For example, not so long ago, the already mentioned Nestle Health Science acquired a minority stake in Before Brands from San Francisco, USA. The company makes SpoonfulOne-branded products designed to help prevent food allergy symptoms.

As part of the agreement, Nestle Health Science loses all licensing rights to Before Brands products outside the United States. Nestle has also secured the option to purchase all remaining Before Brands shares in the future.

“This investment expands our allergy prevention business,” said Greg Behar, CEO of Nestle Health Science. “The prevalence of food allergies among children is increasing, however, studies have shown that if a potential food allergen is addressed at a very early age, it can reduce the development of food allergies by up to 80%.”

SpoonfulOne is a convenient and natural solution in line with Nestle’s new mission of living a healthier life through nutrition. The product is aimed at parents who would normally find it very difficult to achieve “sequential immune system training” against 16 different allergens on their own.

The Before Brands product line includes liquid formulas for babies up to four months of age and a nutritional supplement for babies who can already chew solid foods. The products are currently available on SpoonfulOne.com and Amazon.

Nestle SA’s next interest was in the acquisition of Aimmune Therapeutics, Inc. (Brisbane, California). The developer, which commercializes not so much the prevention of food allergies, but also effective methods of its treatment, was valued at $2.6 billion.

Aimmune owns the FDA-approved product Palforzia, designed to reduce the frequency of an allergic reaction to peanuts in children ages 4 to 17. In addition, the company’s products in development include solutions for the prevention of allergies to other nuts, the fight against the very troublesome exocrine pancreatic insufficiency, and several microbiome therapeutics for ulcerative colitis.

The deal closed in the fourth quarter of 2020. Prior to this, Nestle owned a 26% stake in Aimmune Therapeutics – the initial investment in the developer was made back in 2016.

This acquisition demonstrates the level of support for Palforzia, and also raises the potential for consumers around the world living with food allergies, if you can imagine the Swiss food giant’s distribution influences.

In addition, Nestle Health Science entered into an agreement to acquire IM HealthScience of Boca Raton, Florida. The company develops products targeted at unmet medical needs under the IBgard, FDgard, Fiber Choice and REMfresh brands.

IBgard and FDgard are indicated for the dietary management of irritable bowel syndrome and functional dyspepsia. Fiber Choice is a line of prebiotic fibers in convenient chewable tablets, and REMfresh is a melatonin supplement for sleep. The terms of this agreement were not disclosed.

Now Nestle’s management is addressing issues of ensuring consistency between these enterprises. New acquisitions should complement each other both in terms of parent brand architecture and in terms of price points and distribution channels.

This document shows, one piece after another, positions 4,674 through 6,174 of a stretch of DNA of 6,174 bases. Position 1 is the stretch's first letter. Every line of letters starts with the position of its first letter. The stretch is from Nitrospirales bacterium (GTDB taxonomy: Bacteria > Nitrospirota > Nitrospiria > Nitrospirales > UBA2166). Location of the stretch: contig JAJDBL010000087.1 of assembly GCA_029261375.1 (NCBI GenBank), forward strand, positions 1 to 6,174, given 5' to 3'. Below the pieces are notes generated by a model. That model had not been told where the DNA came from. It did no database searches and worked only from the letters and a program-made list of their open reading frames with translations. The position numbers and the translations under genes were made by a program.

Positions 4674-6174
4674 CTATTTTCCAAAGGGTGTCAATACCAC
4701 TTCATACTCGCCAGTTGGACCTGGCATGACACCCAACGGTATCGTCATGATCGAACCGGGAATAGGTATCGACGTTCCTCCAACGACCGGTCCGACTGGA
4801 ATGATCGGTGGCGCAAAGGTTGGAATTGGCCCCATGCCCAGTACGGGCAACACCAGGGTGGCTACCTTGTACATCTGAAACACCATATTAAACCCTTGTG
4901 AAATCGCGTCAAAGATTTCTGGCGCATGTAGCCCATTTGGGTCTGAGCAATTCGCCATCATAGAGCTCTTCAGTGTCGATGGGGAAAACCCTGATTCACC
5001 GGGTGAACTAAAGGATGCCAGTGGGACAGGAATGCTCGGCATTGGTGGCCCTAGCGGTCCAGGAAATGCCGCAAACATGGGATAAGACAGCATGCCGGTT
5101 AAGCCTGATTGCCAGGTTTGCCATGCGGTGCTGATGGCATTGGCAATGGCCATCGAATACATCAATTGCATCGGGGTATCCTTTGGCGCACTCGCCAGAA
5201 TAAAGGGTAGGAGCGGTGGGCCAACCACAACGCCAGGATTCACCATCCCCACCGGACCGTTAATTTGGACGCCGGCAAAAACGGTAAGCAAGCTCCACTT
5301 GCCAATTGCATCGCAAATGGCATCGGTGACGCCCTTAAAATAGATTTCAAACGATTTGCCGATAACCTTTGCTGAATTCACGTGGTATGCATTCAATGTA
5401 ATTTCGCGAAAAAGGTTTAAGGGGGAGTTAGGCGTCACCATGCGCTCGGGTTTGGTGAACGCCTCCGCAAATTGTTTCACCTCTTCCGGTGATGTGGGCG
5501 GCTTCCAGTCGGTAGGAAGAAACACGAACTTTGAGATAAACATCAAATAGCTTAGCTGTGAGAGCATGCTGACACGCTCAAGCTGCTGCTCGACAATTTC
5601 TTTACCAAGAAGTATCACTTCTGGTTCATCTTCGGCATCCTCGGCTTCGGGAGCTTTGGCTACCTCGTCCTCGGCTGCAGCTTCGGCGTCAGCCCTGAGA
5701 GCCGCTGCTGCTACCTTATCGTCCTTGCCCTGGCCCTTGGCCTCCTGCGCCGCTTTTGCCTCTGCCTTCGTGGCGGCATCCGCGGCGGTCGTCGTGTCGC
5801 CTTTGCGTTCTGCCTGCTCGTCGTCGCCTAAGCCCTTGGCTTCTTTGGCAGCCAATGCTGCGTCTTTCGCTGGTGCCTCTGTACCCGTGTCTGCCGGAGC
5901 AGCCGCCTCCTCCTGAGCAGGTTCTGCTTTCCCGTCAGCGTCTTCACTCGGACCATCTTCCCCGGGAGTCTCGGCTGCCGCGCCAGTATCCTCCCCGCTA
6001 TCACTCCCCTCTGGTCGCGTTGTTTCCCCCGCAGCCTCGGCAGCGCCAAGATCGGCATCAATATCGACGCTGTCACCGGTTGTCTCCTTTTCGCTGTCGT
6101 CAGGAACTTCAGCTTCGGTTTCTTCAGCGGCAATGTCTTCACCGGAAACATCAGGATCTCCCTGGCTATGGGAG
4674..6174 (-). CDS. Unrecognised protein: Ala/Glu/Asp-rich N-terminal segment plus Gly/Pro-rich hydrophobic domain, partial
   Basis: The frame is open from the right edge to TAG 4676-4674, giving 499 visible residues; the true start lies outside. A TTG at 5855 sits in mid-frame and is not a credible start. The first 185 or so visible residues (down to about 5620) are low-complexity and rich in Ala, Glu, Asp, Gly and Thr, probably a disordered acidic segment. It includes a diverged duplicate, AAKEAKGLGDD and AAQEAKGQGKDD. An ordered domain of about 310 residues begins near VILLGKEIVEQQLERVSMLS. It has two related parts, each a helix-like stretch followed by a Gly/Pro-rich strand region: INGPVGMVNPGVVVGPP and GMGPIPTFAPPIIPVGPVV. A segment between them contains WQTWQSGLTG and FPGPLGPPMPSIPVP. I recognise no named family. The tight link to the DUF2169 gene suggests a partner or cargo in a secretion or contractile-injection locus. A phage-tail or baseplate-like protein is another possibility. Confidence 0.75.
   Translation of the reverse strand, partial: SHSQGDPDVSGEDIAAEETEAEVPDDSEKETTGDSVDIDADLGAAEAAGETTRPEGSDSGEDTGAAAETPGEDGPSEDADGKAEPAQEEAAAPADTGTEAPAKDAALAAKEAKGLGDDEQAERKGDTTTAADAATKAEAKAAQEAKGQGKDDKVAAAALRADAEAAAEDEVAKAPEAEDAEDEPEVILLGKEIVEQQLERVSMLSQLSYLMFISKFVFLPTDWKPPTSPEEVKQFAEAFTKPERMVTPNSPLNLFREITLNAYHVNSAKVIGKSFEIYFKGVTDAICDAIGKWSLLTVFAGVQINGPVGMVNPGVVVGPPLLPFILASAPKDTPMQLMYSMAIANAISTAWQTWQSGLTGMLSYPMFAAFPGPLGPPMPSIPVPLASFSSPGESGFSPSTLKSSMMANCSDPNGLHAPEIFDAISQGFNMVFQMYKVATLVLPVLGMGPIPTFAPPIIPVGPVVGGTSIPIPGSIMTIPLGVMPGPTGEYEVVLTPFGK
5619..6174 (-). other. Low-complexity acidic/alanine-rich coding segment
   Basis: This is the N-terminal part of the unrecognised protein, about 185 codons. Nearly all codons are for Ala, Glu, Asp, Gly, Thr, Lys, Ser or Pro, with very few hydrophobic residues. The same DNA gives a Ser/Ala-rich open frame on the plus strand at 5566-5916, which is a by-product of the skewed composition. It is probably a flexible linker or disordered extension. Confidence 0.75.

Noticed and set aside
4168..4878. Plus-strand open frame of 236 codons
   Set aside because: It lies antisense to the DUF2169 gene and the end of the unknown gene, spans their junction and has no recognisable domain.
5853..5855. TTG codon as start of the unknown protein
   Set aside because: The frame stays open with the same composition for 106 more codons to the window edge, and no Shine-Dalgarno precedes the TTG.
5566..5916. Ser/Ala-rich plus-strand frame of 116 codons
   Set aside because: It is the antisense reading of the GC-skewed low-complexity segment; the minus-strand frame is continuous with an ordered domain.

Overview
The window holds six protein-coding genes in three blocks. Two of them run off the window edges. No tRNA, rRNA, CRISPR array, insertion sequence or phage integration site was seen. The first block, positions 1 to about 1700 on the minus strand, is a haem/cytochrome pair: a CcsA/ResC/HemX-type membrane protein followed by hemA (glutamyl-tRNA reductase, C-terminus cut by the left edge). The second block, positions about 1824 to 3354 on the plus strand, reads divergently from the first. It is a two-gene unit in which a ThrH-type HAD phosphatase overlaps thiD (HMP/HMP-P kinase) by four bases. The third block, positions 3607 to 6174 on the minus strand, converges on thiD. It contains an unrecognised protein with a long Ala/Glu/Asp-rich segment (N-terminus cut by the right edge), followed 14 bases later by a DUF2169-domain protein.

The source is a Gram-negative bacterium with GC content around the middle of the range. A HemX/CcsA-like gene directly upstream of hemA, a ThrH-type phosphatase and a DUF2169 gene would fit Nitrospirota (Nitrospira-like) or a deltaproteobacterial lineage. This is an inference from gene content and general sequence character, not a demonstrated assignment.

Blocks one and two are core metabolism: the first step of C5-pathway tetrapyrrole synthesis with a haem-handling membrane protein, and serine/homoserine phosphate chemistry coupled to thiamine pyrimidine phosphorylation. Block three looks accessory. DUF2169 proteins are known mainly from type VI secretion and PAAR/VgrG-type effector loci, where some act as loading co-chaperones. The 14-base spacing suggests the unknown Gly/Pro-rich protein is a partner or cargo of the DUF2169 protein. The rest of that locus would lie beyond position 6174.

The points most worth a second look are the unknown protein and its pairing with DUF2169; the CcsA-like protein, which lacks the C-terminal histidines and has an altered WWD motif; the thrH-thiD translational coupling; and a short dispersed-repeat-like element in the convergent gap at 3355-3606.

Aligning the interaction of internal costs is also a priority. The company currently uses several co-packers for production and will look for ways to improve efficiency. In addition, the production capabilities of the acquired companies are planned to be used for less competitive products in the Nestle Health Science portfolio.

 

High level of preparedness

The huge interest in food allergy products can be shown by other manufacturers. For example, the division of Danone Manifesto Ventures, which is responsible for the investment development of Danone SA Corporation.

In the summer of 2020, $3 million was invested in Ready, Set, Food!, a company specializing in the prevention of food allergies in children. Among the other participants in the round was the legendary investor Mark Cuban.

Founded in 2017, Ready, Set, Food! offers two top solutions – Peanut Only and Peanut +, which are a comprehensive system to counteract allergic reactions to milk, eggs and nuts. To avoid trouble from common allergens, adding one packet daily to your baby’s bottle or food is enough. Innovative products can reduce the risk of developing food allergies by up to 80%.

In collaboration with Danone Manifesto Ventures in Ready, Set, Food! look forward to helping bring critically needed attention to parent food allergies everywhere. “Danone is one of the world’s leading children’s nutrition companies and we look forward to using our strong relationship with their [Danone Manifesto Ventures] team to continue our work to prevent the most serious food allergies in children,” says Daniel Zakowski, CEO and co-founder of Ready, Set, Food!

Allergy product in Ready, Set, Food! was developed by a team of physicians, parents and experts including pediatric allergist Jonathan Spergel and Gary Rachelefsky, MD, former president of the American Academy of Allergy, Asthma and Immunology.

The interest of food producers in the sector is stimulated mainly by passionate parents. Who is more interested than they are, if not cured, then alleviate the condition of their children and improve their quality of life? The “health starts from the first days of life” paradigm is shared by Nestle, Danone and beyond.

Active participants see it as their mission to produce and early adopt simple and easy-to-use specialized products to reduce food allergies. First of all, among the weakest and most unprotected segments of the population – children.

The health of future generations is one of the most important missions of a socially responsible business that wants to benefit families while improving the lives of consumers around.